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More details on PubCon Boston 2006

When I posted the 19 things I learned at PubCon Boston 2006, I said I’d provide some more detail so here it is.
This was my first PubCon and I feel like it was money and time well spent. The sessions were very informative and it was great to meet people and make new contacts.
Here are a few of the items I wanted to explain further:

1. Not everyone that’s online has a technical background. Don’t act like they do. – I was reminded of this point during Malcom Gladwell’s Keynote presentation. He had a few very interesting stories to tell. In one, he related how he recently was shopping for a laptop and found that in computer stores, they have rows of laptops each with their own little specification sheet (RAM, disk, CPU, etc…) He said he doesn’t understand any of that so he just calls his brother to ask which laptop he should buy. After answering a few questions, his brother makes a recommendation and Malcom goes out and buys the recommended model. This was contrasted against Apple’s iPod with the simple choice they offer, “do you want the big one or the small one?” The iPod is marketed as a fashion accessory and isn’t marketed by CPU, operating system or things like that. As I recall, the only specification I’ve only heard regarding iPods is the storage size. It was enlightening to keep this in perspective as I work on my own marketing campaigns.

4. It is necessary to have external links to your site’s pages (from related sites with high-quality content.) – I’m relatively new to SEO and came to the realization that on-page optimization, or tweaking the content of your pages has little influence on SE rankings compared to off-page optimizations. These off page optimizations are primarily external links into your website. The value of these links is determined by the quality of the page they come from and how well it relates to your content as well as a few other factors.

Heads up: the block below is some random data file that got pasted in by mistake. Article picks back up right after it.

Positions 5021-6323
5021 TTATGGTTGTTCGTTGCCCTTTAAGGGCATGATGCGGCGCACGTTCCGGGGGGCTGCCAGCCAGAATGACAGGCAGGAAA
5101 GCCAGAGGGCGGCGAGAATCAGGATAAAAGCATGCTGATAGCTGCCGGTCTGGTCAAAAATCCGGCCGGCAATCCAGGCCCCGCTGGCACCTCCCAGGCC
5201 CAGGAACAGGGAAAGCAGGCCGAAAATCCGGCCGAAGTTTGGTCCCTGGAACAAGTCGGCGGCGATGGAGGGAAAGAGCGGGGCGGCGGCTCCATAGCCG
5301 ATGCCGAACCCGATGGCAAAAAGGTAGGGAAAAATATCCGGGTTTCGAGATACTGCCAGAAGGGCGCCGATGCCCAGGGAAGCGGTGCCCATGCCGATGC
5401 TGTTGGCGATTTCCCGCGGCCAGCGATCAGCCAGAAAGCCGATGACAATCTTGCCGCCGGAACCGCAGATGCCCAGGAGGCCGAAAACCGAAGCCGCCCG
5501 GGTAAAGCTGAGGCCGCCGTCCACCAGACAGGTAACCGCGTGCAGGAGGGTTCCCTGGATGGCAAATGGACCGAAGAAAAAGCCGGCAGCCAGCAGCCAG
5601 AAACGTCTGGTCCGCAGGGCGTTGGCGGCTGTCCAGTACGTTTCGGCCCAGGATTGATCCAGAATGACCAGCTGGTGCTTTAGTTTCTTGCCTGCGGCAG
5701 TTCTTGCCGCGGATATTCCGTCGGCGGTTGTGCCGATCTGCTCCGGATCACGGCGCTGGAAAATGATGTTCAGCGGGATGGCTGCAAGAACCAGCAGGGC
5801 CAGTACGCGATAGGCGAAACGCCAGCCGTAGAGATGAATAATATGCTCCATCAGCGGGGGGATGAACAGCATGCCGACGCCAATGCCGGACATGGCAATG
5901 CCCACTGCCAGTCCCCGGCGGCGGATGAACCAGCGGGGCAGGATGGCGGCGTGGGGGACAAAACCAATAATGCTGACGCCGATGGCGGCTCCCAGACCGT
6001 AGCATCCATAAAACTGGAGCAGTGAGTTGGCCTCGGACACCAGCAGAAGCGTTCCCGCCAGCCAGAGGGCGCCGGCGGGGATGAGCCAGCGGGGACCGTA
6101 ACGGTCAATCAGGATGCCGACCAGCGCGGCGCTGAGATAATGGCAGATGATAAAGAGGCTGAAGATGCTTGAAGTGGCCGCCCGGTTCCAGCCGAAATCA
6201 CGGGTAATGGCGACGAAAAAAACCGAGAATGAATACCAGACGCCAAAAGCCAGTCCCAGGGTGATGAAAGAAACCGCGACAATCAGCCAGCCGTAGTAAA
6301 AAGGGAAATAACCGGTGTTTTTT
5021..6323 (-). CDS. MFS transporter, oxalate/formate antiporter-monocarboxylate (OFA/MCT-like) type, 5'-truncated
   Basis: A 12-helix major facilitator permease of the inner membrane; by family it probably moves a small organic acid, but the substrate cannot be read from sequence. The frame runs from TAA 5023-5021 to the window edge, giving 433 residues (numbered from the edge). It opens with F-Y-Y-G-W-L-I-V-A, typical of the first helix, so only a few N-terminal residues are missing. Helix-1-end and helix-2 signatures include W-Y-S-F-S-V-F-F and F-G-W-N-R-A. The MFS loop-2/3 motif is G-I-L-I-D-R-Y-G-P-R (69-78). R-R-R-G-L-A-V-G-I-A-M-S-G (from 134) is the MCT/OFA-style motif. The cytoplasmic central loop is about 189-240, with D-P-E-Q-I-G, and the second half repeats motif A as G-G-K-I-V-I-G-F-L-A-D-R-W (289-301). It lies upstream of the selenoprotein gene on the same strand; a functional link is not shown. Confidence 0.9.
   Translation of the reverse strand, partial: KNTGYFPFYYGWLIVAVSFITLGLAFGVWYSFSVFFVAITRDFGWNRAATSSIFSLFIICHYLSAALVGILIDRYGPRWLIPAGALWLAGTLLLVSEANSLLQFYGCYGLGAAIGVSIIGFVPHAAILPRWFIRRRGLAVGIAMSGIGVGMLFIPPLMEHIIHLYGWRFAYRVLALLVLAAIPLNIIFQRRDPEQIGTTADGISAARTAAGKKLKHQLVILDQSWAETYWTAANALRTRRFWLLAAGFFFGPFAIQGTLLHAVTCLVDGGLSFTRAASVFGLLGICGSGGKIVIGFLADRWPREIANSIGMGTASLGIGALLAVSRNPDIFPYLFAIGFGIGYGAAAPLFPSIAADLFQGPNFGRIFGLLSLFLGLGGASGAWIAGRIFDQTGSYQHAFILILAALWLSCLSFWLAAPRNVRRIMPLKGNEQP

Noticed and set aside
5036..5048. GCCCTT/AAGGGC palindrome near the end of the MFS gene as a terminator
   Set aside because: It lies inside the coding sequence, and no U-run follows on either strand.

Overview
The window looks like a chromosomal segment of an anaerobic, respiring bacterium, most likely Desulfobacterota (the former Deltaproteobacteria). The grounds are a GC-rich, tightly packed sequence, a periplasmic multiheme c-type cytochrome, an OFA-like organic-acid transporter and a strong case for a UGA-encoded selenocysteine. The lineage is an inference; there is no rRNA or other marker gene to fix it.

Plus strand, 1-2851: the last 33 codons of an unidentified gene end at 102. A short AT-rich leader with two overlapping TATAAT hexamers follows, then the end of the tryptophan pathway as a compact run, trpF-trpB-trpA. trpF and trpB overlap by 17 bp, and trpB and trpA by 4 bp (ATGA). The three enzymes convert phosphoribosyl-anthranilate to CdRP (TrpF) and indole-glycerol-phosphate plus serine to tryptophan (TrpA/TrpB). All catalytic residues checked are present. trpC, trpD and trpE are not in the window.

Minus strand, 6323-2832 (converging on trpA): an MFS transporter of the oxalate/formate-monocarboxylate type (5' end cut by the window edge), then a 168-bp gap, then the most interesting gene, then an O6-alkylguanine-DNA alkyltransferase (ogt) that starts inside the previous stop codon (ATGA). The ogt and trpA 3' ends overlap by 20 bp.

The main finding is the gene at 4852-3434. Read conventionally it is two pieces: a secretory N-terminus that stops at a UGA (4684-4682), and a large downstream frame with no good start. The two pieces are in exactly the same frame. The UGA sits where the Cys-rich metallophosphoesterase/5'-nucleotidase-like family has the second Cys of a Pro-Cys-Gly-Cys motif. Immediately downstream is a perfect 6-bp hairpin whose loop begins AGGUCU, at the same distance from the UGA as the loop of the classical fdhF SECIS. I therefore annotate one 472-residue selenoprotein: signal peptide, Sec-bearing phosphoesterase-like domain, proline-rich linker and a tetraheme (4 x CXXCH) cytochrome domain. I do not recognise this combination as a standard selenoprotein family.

5. Always be split testing improvements to your pages. – If you’re not constantly working to improve your sites, you’re sites are becoming stale. It isn’t difficult (especially w/php) to setup a simple split test to check minor changes to your pages. In some of my testing, I’ve found that small layout changes could increase my conversion rate by 1/2%.

6. Make your pages W3C compliant. – All of the search engines will be able to index your site more easily if it is W3C compliant. When I make pages, I usually run them through the W3C validator and usually find that I forgot to close a tag here or there. Many of these errors won’t come up when you’re looking at a page in your browser since most browsers do a pretty good job of handling them.

7. Submit sites to Google Sitemaps. – This was pounded into our heads during at least two sessions. Google Sitemaps is a method for Google to communicate to you when their crawler has trouble indexing your website. It also lets you send information about your pages to Google, such as the last time a page was updated.

11. “Better late than lousy” – I can’t remember who said it, but I’ve seen too many projects get rushed out the door and released to the public before they’re really ready. It is better to put off releasing a sub-par product or site temporarily so that it can be most effective. You only have one chance to make a first impression. You’ll probably scare people away and they’ll never come back if you release a lousy product.

16. “Create pages for users, not search engines” – This has been repeated over and over, mostly by the representatives of search engines. Search engines want to help users find quality content. They want websites to be created with the end user in mind, not ranking well according to the latest algorithm.

There were so many things that I learned at this WebmasterWorld conference. I encourage anyone who has anything to do with selling things online to attend the next one (November, in Vegas.)